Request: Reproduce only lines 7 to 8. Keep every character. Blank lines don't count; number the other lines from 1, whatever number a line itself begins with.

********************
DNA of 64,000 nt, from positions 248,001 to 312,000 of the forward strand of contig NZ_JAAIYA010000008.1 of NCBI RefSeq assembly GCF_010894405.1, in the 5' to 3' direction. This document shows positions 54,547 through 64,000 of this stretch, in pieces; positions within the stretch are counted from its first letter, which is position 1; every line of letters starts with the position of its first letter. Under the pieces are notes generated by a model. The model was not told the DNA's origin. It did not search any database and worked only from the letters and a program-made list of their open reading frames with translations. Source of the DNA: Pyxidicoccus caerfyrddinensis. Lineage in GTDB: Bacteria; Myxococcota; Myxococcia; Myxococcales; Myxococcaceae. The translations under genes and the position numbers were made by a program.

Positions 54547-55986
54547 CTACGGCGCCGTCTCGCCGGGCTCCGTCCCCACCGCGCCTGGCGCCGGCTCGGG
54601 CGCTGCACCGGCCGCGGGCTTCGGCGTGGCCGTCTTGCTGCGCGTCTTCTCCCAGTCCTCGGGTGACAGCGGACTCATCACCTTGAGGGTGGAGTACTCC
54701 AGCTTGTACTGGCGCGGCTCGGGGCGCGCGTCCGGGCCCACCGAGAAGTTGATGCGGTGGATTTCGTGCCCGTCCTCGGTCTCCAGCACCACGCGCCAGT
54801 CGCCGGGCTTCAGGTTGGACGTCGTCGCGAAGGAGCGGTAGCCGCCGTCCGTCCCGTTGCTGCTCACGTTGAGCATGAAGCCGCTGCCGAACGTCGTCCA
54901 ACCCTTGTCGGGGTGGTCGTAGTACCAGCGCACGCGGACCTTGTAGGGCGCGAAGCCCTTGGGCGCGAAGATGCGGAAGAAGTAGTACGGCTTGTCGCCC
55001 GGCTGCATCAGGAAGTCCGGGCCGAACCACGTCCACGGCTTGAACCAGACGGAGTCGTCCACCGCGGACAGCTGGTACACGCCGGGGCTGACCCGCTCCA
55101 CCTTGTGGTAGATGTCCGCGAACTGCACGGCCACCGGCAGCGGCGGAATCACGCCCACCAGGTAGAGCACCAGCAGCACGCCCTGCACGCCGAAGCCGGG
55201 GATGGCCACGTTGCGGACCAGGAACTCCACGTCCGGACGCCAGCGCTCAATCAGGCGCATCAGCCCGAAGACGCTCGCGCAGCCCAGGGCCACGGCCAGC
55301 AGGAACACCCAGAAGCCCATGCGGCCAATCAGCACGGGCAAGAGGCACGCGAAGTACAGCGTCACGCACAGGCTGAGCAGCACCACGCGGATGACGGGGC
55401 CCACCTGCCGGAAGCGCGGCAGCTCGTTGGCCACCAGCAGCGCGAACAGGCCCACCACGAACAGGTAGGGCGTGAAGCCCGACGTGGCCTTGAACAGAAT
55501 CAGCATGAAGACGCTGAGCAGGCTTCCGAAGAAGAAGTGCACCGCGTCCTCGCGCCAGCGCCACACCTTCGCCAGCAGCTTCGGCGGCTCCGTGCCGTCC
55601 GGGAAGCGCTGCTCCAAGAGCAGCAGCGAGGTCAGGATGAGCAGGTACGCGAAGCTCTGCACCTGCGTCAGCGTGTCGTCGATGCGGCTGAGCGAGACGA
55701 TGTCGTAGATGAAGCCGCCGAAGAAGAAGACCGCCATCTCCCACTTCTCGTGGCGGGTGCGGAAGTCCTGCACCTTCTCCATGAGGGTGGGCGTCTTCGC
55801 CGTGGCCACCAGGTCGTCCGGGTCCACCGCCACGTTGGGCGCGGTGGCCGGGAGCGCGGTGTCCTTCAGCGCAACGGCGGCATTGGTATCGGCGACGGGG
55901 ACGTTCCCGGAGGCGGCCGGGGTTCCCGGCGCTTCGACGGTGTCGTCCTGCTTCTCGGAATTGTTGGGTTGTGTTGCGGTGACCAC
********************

54901 ACCCTTGTCGGGGTGGTCGTAGTACCAGCGCACGCGGACCTTGTAGGGCGCGAAGCCCTTGGGCGCGAAGATGCGGAAGAAGTAGTACGGCTTGTCGCCC
55001 GGCTGCATCAGGAAGTCCGGGCCGAACCACGTCCACGGCTTGAACCAGACGGAGTCGTCCACCGCGGACAGCTGGTACACGCCGGGGCTGACCCGCTCCA